You're Next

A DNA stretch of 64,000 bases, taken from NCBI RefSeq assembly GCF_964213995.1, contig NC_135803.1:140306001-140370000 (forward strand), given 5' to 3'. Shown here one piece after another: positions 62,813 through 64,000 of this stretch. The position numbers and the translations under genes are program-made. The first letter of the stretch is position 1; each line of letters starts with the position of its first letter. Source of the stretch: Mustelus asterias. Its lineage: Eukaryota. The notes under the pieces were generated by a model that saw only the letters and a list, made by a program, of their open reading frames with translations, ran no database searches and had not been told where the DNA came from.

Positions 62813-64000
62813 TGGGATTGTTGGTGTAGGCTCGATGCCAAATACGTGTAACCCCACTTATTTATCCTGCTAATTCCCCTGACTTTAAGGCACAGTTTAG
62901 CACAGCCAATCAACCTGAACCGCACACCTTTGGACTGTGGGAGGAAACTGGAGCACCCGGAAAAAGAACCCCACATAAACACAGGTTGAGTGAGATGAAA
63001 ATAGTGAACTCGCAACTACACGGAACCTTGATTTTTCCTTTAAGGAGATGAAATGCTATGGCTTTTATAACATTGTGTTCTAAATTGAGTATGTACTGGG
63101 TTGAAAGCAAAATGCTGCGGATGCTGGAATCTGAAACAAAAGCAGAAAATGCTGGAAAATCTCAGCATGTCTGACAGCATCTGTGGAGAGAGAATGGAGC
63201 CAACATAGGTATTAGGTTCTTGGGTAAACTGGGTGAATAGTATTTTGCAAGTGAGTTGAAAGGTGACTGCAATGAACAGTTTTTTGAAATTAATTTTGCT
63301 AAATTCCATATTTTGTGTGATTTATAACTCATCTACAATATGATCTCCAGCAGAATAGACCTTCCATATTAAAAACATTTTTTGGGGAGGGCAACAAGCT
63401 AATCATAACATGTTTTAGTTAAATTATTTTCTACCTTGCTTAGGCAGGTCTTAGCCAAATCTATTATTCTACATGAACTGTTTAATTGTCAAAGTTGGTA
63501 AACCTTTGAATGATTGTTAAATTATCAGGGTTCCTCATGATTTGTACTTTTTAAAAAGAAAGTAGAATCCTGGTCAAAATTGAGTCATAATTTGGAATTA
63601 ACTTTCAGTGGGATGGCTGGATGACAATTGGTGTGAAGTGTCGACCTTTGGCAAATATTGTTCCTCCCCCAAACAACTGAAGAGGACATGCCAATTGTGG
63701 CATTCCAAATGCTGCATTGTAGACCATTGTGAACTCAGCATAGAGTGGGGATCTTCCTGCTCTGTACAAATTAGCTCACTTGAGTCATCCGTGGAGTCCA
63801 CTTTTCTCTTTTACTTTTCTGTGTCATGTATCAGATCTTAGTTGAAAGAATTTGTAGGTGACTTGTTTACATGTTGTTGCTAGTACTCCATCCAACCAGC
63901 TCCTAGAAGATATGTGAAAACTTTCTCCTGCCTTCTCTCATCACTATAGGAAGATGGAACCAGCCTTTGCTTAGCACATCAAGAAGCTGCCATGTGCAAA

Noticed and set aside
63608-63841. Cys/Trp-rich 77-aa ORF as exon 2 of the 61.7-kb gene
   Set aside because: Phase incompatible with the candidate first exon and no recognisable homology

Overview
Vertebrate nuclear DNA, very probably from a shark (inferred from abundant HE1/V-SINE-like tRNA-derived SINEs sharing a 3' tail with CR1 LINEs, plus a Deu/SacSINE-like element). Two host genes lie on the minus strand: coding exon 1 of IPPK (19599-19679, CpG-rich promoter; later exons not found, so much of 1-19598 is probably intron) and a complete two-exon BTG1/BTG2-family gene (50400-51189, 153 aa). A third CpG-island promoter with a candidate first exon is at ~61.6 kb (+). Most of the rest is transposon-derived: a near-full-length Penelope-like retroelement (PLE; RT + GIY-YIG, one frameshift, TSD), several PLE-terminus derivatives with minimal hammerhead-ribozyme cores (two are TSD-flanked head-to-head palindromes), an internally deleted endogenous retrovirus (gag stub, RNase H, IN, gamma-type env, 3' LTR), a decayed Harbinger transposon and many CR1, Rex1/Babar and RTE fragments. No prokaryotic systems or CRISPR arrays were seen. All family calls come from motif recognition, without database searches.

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Chances are few fans remember Bottom, the New York-to-San Francisco transplanted, all-girl stoner rock trio whose impossible-to-find self-released debut album (1999's Maiden Voyage) was followed by a similarly cursed sophomore turn (2001's Feels so Good When You're Gone -- released by a label on the verge of bankruptcy), and then -- silence. Well, even fewer will know what to make of their unexpected return four years later by way of a third, unusually free-form album named You're Next, on new label Small Stone. What may at first appear to be a Melvins-inspired exercise in droning, dread-filled power-chord grinds ("By a Thread," "The Same," "Requiem") and diffuse feedback made tenuous songflesh ("Testimony of the Mad Arab," "Distordo II," "Incantation 13"), is suddenly transformed mid-way through into a wildly experimental song-set. First there's an off-the-cuff solo guitar flight named "Bushmills Jimmy," then a false start ("Two for the Road") that sets up a clunky, traps-led hillbilly swing on "Rainy Day Blues" (apparently an ancient composition dating back to 1989!), and finally a hobo- folk-rock mutation thing called "The Traveller" to keep heads-a-spinning. There's also the matter of drummer Clementine's ill-advised trumpetings here and there, bassist's Nila's slightly less inept flute-playing and odd, narrated passage in her native German ("Excerpt von Schiller"), and, not to be outdone, singer/guitarist Sina's scary screeches (particularly on "Nana del Rio"), which, along with an assortment of alternate personalities, contributes to the most schizophrenic metal-related vocal performance this side of Karyn Crisis. All in all, it seems You're Next is equally defensible as a daringly eclectic break from convention as it is condemnable as a positively baffling collection of malformed ideas; the nagging suspicion that there's a greater conceptual continuity hidden beneath its unsolved mysteries is as palpable as the possibility of it all being one big scam! Whatever the case, most listeners approaching this album with preconceived ideas about what Bottom should (or used to) sound like will probably come away sorely disappointed; but those of open minds, free of formulaic bindings, will likewise find themselves helpless to resist its hypnotic, paralyzing pull.

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